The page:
Archives June 2021

Chain Reaction Podcast Transport at Zero MPH

If you're wondering what transport at zero mph is listen to the episode. Tony Hines discusses why transport at zero is on the rise. Demand is increasing for goods but supply is often short in the time of Covid. Production capacity is short too as plant closures have occurred on a regular basis. In the last episode we discussed the problems due to shipping transport. This week we take a look at one very important aspect of distribution which is often underestimated but without it we would not be able to get goods on time for business, pleausre or everyday needs. Demand for warehousing is increasing as just in time systems (JiT) falter. In the UK we have turbulence due to Brexit bureaucracy adding to the challenges faced by business. The growing demand for bigger warehouses and the lower demand for retail stores are related. As town centers have seen footfall stall finger action on mobile, PC and tablets have hit max velocity for consumer demand. Triggering demand for space to hold inventories.

Chain Reaction Podcast Where’s My Box?

Miquel Serracanta Domenech asked me a question last week about my thoughts on the disruptions in global shipping following disruption at Yantian and other ports in China due to Covid 19. A supplementary question was what will the new normal look like? Many businesses are asking the question: Where is my box? This got me thinking more about the problems currently being experienced by many businesses who want to import or export their goods and the knock on effect it has on global supply chains. In this article I want to examine global sea trade carried by containers in a little more detail.

 Things are desperate for some businesses attempting to book containers to move their imports and exports. Reports of price increases as much as five times higher than a year ago for containers between Chinese ports and the UK with average box prices up by 400 per cent. Similar price increases are being experienced in the EU and in the United States. The main reasons given by shippers and logistic firms is that there is a box shortage and yet there are now more boxes in the world than ever according to the statistics held by UNCTAD, World Shipping Council and the large shippers operating in these markets. So where are they? Where's my box? Another reason given is that boxes are in the wrong places and the shippers have not been able to move as many empty boxes to the return ports as they would in normal times. Demand for boxes is also said to be higher than normal. While these reasons are plausible it is also clear that the profits earned by the largest players are increasing despite Covid 19. So is it the case that these large businesses dominating the global sea trade have seen an opportunity to clawback some profit by fixing higher prices through a quasi cartel?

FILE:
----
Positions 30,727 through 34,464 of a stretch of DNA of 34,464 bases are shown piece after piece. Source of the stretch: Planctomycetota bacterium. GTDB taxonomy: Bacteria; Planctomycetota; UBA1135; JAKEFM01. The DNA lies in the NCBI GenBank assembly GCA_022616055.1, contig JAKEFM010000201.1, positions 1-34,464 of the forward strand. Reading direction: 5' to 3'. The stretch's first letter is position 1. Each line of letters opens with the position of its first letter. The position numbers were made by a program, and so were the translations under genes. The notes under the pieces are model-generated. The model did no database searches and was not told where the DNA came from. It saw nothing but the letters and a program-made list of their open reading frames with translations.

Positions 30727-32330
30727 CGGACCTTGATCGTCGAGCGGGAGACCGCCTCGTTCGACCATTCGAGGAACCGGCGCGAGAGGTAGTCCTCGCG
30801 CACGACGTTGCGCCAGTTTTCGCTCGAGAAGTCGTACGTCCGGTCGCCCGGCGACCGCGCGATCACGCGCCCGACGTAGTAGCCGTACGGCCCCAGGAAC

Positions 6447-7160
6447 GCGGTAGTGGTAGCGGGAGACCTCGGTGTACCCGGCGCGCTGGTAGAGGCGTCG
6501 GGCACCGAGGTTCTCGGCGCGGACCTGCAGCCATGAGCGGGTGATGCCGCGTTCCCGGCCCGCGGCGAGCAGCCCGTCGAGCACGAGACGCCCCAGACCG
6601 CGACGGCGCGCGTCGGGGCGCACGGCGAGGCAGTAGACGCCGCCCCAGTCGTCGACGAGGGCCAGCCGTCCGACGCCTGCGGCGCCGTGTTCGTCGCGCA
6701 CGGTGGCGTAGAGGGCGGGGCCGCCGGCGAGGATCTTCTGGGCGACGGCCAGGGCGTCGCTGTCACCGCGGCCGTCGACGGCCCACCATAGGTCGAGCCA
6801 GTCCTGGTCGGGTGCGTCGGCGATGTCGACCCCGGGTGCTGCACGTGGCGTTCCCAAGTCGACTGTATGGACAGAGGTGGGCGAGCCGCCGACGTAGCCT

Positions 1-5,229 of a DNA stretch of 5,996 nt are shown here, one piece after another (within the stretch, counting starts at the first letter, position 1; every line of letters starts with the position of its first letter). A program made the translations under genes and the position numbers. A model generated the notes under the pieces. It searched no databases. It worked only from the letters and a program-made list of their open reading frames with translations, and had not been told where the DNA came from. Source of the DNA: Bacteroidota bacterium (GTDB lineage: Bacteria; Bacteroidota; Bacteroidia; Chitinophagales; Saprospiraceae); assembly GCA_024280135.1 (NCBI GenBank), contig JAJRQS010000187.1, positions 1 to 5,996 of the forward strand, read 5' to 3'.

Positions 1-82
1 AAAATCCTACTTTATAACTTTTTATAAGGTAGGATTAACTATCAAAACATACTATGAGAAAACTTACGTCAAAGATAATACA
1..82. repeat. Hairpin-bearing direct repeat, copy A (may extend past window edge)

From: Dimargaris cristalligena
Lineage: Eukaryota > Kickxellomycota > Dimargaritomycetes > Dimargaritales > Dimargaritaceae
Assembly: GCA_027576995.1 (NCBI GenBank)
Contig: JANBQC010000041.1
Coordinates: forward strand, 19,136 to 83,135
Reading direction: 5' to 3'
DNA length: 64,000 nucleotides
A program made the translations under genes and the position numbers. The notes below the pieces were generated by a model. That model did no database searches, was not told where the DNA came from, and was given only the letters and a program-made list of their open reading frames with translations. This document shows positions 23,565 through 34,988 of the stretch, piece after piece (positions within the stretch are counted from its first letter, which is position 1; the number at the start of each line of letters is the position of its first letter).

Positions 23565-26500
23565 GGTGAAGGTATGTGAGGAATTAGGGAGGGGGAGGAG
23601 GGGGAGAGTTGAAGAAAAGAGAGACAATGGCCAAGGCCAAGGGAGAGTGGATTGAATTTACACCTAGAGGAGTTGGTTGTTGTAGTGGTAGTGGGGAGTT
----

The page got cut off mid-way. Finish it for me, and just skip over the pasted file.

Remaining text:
Listen to find out more…

Chain Reaction Podcast Ten Trends for Supply Chain Advantage

We like to spot trends and we like to make lists. So here is my list of ten supply chain trends creating supply chain advantage for 2021.

1. Develop Resilient Supply Chains
2. Digital Transformation of Supply Chains
3. Sustainable Supply Chains
4. Visibility and Transparency
5. Risk Reduction Strategies
6. Managing Layered Complexity
7. Demand Sensing Technologies
8. Contactless Commerce
9. Cyber Threat Strategies
10, Intermodal Logistics

Tony Hines discusses his ten trending strategies creating supply chain advantage.

Chain Reaction Podcast Pressing Problems

In this episode Tony Hines discusses pressing problems and how to solve them. In the discussion he defines and explains what is meant by a pressing problem. Drawing on supply chain concepts he puts pressing problems in context. The theory of constraints is used to focus attention on critical problems. A number of tools and techniques are briefly discussed that may help to solve an organization's pressing problem.

So what are pressing problems? When it comes to business we often think that we have many pressing problems. In truth there will be just a few. These are the problems that will disrupt the business if they are not addressed. In the strategy literature they refer to such problems as those that are critical. Identifying such problems is not always easy. Often this is because managers spend more time doing than thinking. It is essential that tiime is set aside for thinking.

We know that reflexive managers learn from their mistakes. In developing processes and practices with the aim of improving performance we learn to adapt and respond flexibly to the circumstances we are faced with. Resilience is a term that we use to talk about effective responses to bounce back from events that disrupt performance. 

The episode also contains supply chain news from around the globe.